Identification, Images, & Information
For Insects, Spiders & Their Kin
For the United States & Canada
Clickable Guide
Moths Butterflies Flies Caterpillars Flies Dragonflies Flies Mantids Cockroaches Bees and Wasps Walkingsticks Earwigs Ants Termites Hoppers and Kin Hoppers and Kin Beetles True Bugs Fleas Grasshoppers and Kin Ticks Spiders Scorpions Centipedes Millipedes

Upcoming Events

Spring 2021 gathering in Louisiana, April 28-May 2

National Moth Week photos of insects and people. Here's how to add your images.

Photos of insects and people from the 2019 BugGuide Gathering in Louisiana, July 25-27

Discussion, insects and people from the 2018 gathering in Virginia, July 27-29

Photos of insects and people from the 2015 gathering in Wisconsin, July 10-12

Photos of insects and people from the 2014 gathering in Virginia, June 4-7.

Photos of insects and people from the 2013 gathering in Arizona, July 25-28

Photos of insects and people from the 2012 gathering in Alabama


Species Platynota stultana - Omnivorous Leaf-roller - Hodges#3736

Moth with ogre-face - Platynota stultana - male   - Platynota stultana Omnivorous Leaf-roller, #3736 - Platynota stultana Omnivorous Leaf-roller Moth - Hodges #3736 - Platynota stultana Platynota - Platynota stultana - female Platynota - Platynota stultana Platynota? - Platynota stultana 3736 - Platynota stultana - female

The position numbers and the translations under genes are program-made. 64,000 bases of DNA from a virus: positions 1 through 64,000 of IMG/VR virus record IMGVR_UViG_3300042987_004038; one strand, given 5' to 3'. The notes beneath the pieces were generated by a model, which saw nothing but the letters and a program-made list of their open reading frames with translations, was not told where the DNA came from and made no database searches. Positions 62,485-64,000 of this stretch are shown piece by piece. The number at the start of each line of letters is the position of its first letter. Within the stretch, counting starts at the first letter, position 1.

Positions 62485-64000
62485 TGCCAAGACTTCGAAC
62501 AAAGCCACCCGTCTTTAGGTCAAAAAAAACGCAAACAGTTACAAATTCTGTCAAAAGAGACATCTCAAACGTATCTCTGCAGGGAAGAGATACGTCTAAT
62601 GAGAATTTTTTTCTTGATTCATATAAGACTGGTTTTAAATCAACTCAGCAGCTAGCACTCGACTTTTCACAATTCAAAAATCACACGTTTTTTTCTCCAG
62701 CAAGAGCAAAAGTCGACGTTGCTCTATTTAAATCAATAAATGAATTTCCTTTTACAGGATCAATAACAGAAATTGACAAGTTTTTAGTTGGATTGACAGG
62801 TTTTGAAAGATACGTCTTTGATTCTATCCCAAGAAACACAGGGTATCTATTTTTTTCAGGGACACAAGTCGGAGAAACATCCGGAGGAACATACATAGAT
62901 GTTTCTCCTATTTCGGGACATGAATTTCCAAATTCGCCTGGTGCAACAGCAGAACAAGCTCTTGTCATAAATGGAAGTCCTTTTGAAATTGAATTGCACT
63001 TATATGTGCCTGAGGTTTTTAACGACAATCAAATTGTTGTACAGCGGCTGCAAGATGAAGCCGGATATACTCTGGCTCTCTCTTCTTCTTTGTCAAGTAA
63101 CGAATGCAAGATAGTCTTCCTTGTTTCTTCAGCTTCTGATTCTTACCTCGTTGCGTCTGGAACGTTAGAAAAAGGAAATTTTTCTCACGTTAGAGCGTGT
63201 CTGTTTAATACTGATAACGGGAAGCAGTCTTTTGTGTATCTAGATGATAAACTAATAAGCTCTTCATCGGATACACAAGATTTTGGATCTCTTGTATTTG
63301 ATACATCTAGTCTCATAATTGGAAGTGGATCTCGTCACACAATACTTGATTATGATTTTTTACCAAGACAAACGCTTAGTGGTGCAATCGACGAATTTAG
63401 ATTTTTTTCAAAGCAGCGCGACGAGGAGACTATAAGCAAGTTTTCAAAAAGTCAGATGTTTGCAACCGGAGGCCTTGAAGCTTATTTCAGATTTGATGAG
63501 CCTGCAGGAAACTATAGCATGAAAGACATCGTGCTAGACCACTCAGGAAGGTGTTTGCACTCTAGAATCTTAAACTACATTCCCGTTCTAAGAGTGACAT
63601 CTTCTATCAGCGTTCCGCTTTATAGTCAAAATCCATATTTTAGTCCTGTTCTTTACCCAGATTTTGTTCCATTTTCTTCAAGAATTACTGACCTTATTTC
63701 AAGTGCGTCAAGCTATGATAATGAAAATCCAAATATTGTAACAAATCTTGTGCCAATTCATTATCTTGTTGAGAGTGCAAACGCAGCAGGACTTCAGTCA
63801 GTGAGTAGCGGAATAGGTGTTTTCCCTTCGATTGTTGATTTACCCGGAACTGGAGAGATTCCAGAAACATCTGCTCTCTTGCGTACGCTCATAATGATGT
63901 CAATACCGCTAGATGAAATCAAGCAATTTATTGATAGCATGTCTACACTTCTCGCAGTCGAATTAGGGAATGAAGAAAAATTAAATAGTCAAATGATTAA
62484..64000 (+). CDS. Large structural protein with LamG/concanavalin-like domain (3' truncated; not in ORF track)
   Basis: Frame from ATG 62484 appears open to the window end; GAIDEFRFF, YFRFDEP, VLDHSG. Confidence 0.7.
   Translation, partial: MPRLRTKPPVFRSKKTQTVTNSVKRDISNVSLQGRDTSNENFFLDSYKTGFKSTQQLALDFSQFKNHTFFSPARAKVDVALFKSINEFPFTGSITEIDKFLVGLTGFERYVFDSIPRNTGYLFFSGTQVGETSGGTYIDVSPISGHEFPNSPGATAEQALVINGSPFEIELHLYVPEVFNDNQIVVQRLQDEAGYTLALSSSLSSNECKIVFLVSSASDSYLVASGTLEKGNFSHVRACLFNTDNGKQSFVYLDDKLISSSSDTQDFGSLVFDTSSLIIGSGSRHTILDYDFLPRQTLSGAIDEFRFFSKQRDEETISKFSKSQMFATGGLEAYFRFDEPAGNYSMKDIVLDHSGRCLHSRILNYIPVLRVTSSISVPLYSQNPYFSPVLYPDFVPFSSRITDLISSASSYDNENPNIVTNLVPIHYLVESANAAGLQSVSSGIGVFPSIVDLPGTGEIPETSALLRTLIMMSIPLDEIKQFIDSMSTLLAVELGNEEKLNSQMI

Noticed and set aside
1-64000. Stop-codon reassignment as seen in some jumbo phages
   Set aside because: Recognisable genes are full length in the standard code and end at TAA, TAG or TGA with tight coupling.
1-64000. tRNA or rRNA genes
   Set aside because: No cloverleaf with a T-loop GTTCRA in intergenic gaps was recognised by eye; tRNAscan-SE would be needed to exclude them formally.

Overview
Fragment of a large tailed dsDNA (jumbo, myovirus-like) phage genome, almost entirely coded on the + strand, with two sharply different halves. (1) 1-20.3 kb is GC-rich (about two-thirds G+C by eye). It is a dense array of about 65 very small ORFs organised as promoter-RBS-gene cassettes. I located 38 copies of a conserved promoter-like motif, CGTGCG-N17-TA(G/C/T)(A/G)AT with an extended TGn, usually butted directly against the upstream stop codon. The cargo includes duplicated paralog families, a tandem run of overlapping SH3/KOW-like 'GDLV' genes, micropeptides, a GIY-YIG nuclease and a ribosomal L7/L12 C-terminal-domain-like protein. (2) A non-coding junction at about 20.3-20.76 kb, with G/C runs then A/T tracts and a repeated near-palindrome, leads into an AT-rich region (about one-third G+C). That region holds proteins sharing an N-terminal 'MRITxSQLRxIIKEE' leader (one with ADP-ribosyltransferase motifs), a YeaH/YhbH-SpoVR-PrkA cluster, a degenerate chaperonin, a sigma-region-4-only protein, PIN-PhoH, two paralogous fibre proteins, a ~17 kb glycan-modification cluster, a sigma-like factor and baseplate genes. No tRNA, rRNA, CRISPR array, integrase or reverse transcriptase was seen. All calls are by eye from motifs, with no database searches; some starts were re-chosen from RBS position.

Show images of: caterpillars · adults · both
Kingdom Animalia (Animals)
Phylum Arthropoda (Arthropods)
Subphylum Hexapoda (Hexapods)
Class Insecta (Insects)
Order Lepidoptera (Butterflies and Moths)
Superfamily Tortricoidea (Tortricid Moths)
Family Tortricidae (Tortricid Moths)
Subfamily Tortricinae
Tribe Sparganothini
Genus Platynota
Species stultana (Omnivorous Leaf-roller - Hodges#3736)
Hodges Number
Synonyms and other taxonomic changes
Platynota stultana Walsingham, 1884 (1)
Explanation of Names
Specific epithet from Latin stultus meaning "foolish, stupid, ill-considered," likely for its "very long palpi." (1)
Male forewing length 4-6 mm, female FWL 6.5-7 mm. (2)
Adults - golden brown to dark brown and individual wing color can vary greatly. Male forewings are generally dark brown on the basal half and golden brown on the distal half. Females are more uniform in color and markings are usually less distinct. Males have a small forewing costal fold at the base of the forewing; in worn specimens the costal fold may appear to be absent.
Larvae - mature larvae are translucent, cream colored, and approximately 12-15mm long. The head and prothoracic shield are yellowish brown to dark brown.
Pupae - Fully developed pupae are dark brown and range in size from 4.0-9.8mm long.
Texas to California, Florida and the Atlantic states. South into Mexico. (2), (1)
Probably native to Arizona but introduced to southern California in shipments of peppers from western Mexico. Range has expanded to Sacramento Valley, San Francisco greenhouses and urban environments. Later Texas, Florida, and the Atlantic states. (2)
Year round in southern California and August to October farther north. (2)
Numerous larval hosts including conifers and monocots. (2)
Print References
Powell, J.A. 1978. Survey of Lepidoptera inhabiting three dune systems in the California desert. BLM California Desert Plan. p.6. (3)
Walsingham, Lord. 1884. X. North American Tortricidae. Transactions of the Entomological Society of London, 1884: 127 (1)
Works Cited
1.X. North American Tortricidae.
Lord Walsingham. 1884. Transactions of the Entomological Society of London, 1884: 121-147.
2.Moths of Western North America
Powell and Opler. 2009. UC Press.
3. Survey of Lepidoptera inhabiting three dune systems in the California Desert.
J. A. Powell. 1978. U. S. Bureau of Land Management .
4.LBAM ID - tools for diagnosing light brown apple moth and related western U.S. leafrollers - Epiphyas postvittana (Walker).